Olivia Wilde has already added director to her resume this year, and on Thursday she got another feather in her cap: Boston Duck Tours conDUCKtor.
In town to promote her feature film debut “Booksmart” (out May 24) with actresses Kaitlyn Dever and Beanie Feldstein and co-screenwriter/producer Katie Silberman, Wilde — who attended boarding school at Phillips Academy in Andover — took in Boston by land and sea during an abridged version of the tour. Along with the actresses, Wilde even took a turn navigating the amphibious vessel through the Charles.
“She can drive a boat, and she can direct a movie,” exclaimed Feldstein, singing Wilde’s praises. “She’s everything! She’s supah-woman!”
The tour guide, who identified himself as Supah Fan!! — a gregarious, Celtics-merch-swaddled wellspring of Boston knowledge — was initially oblivious to his celebrity passengers but soon caught wise, taking breaks from his scheduled narration to ask questions about “Booksmahts.”
The comedy stars Dever (“Short Term 12”) and Feldstein (“Lady Bird”) as two high-school overachievers who — realizing their more relaxed peers are also headed to Ivy League colleges — let loose in epic style the night before graduation. It’s like “Superbad,” Wilde explained.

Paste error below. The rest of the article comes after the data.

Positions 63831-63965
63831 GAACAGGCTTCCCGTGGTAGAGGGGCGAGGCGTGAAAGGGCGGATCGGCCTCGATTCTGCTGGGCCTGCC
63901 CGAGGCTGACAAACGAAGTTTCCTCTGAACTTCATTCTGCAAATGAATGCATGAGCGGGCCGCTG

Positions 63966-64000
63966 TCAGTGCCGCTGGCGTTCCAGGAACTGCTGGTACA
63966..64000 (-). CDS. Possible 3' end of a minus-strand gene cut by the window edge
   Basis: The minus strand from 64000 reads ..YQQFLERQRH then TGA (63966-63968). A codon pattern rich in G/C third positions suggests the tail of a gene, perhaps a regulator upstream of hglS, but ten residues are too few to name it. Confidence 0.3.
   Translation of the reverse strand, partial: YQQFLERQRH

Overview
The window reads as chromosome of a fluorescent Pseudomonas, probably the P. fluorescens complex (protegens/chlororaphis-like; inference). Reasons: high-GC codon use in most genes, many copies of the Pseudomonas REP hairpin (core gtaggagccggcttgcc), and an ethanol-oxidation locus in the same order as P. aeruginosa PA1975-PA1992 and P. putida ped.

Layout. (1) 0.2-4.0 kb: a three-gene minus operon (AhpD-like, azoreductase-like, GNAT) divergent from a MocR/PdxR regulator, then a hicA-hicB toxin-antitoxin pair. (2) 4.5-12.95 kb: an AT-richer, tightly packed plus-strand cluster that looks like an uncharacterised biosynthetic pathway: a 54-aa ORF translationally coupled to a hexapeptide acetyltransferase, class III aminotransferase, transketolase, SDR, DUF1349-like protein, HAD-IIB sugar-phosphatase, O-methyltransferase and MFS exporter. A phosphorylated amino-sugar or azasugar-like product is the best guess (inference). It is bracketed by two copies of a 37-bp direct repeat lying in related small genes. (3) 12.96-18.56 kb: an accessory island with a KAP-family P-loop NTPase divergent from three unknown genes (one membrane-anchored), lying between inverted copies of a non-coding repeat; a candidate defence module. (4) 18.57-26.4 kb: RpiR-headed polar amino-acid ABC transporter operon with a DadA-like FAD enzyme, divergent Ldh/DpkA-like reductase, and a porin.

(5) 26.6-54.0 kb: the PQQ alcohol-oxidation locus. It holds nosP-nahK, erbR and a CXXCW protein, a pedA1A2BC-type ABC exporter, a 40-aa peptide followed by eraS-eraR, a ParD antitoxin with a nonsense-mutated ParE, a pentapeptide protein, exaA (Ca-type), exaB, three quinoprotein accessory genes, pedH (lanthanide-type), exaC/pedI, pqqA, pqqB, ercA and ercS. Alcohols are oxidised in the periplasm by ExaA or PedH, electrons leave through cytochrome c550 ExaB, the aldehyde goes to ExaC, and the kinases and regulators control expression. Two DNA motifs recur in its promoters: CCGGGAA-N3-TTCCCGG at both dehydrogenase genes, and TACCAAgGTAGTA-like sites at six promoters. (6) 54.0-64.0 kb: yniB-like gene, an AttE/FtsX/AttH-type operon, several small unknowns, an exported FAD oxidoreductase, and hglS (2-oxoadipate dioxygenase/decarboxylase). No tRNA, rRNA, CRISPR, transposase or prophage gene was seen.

“What’s that guy’s name, Seth Rogen?” Supah Fan!! asked innocently, drawing a weary “nope” from Feldstein (younger sister to actual “Superbad” star Jonah Hill) and laughter from others on board.
Snagging the conDUCKtor’s mic, Dever announced the only two baseball games she’s seen were at Fenway Park. Not to be upstaged, Feldstein contributed a piece of Boston trivia that even surprised the tour guide: Puritans used to bring dogs to church to warm their feet during daylong services (bizarrely, that’s true). If Feldstein seemed to find her sea legs faster than the others, there’s a reason for that — a theater-camp friend from Wellesley has brought her on the tour before.
After disembarking, the group headed into Cambridge for events at Harvard, then a free screening for college students at the Brattle. Asked what advice she might give to college students, Feldstein — a Wesleyan grad who guided campus tours throughout her four years there — told the Globe, “Enjoy it, but let go of the pressure, and let go of all the expectations.”
Added Wilde: “Where you go to college shouldn’t define you. We set up these things in our life, these goalposts, and we think achieving them determines who we are and our worth and value. [‘Booksmart’] is encouraging people to value themselves and others for who they are truly, in all their complicated ways.”